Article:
Neurologist reprimanded for taking photos of patient
A Sydney neurologist has received a reprimand and had restrictions placed on his registration after being found guilty of unsatisfactory professional conduct for taking photographs without a patient’s consent.
In a case brought by NSW Health Care Complaints Commission against Dr Daniel Ghougassian, the Civil and Administrative Tribunal of NSW ruled that he should not be the sole person on site when seeing patients and must not take photographs or video of any patients without written consent and documentation
The tribunal also ordered that he be mentored for at least 12 months and provide reports to show he is creating and keeping good medical records.
In delivering its decision, the tribunal accepted there was no sinister nor intentionally improper motive in the doctor’s conduct and noted that he had shown insight into the concerns raised by the complaint.
Novel therapeutic pathway to target MS
A potential new treatment pathway for MS has been uncovered by Australian scientists investigating drugs that inhibit the undesirable inflammatory effects of neutrophil extracellular traps (NETs).
Researchers from the Australian National University (ANU) say they have shown that NETs through their protein component histones can directly activate T cells and speciﬁcally enhance Th17 cell differentiation, a process known to promote autoimmune diseases such as MS.
In a paper published in Nature Communications, Associate Professor Anne Bruestle and colleagues from the ANU Department of Immunology and Infectious Disease said the findings suggested that targeted therapies such as the histone-neutralising drug mCBS could inhibit the detrimental effects of NETs on Th17 cells and thus help MS patients manage the disease.
“While we cannot prevent autoimmune diseases such as MS, thanks to these types of therapies we hope to treat the condition and make it more manageable for people living with MS,” she said.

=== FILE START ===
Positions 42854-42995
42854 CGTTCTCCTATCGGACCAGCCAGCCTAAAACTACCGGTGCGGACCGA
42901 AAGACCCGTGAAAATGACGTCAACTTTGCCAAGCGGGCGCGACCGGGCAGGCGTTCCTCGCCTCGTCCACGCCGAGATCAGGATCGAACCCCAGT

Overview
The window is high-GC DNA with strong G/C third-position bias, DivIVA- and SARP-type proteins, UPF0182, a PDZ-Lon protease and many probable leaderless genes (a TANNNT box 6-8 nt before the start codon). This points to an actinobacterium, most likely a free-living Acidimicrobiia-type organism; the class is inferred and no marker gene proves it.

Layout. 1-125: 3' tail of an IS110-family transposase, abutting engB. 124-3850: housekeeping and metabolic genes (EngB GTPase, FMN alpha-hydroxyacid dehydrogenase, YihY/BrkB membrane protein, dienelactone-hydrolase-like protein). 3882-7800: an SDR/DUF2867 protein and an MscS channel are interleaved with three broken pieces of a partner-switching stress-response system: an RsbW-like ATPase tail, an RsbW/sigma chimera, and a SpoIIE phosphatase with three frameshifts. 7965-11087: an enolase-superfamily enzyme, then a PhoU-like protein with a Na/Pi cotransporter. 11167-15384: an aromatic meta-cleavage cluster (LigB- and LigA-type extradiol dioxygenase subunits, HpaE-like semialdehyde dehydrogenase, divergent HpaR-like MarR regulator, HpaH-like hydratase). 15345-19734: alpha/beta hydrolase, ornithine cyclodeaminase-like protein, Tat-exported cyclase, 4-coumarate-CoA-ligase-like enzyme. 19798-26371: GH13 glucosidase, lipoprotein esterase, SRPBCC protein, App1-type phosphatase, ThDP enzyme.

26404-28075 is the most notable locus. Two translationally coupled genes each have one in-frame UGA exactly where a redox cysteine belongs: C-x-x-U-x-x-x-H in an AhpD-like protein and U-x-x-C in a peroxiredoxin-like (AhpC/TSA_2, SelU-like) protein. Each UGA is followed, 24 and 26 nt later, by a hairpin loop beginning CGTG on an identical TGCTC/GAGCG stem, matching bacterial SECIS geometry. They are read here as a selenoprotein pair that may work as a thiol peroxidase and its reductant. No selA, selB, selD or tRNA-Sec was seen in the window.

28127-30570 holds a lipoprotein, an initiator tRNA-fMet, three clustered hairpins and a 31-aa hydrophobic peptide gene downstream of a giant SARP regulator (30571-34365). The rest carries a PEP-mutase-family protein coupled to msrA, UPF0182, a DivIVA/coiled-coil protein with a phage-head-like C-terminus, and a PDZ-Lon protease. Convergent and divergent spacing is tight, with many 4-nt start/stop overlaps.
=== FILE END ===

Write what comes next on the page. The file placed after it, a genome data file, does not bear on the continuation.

Consultants urged to act on junior doctor wage theft
Hospital consultants are being urged to help stop public hospital ‘wage theft’ from junior doctors.
An article in MJA Insight says that doctors-in-training are deterred from claiming overtime for fear of being labelled inefficient, incompetent or greedy. Since claims must be signed off by a consultant who usually act as a referee for the junior doctor’s reappointment, these senior clinicians are in a key position to help prevent the chronic underpayment of doctors-in-training, writes Dr Leanne Rowe. They must also support junior staff access to entitlements such extra shift allowances, on call penalties, breaks and training periods, she says.
“Senior consultants must urgently re-examine how they manage legitimate claims for the basic pay entitlements by subordinates, as well as notifying public hospital management of the need for adequate funding for payroll,” she writes.
“Continuing to expect junior doctors to perform significant additional volunteer hours in the presence of many other serious occupational health and safety issues is not only grossly unjust – it’s criminal,” she concludes.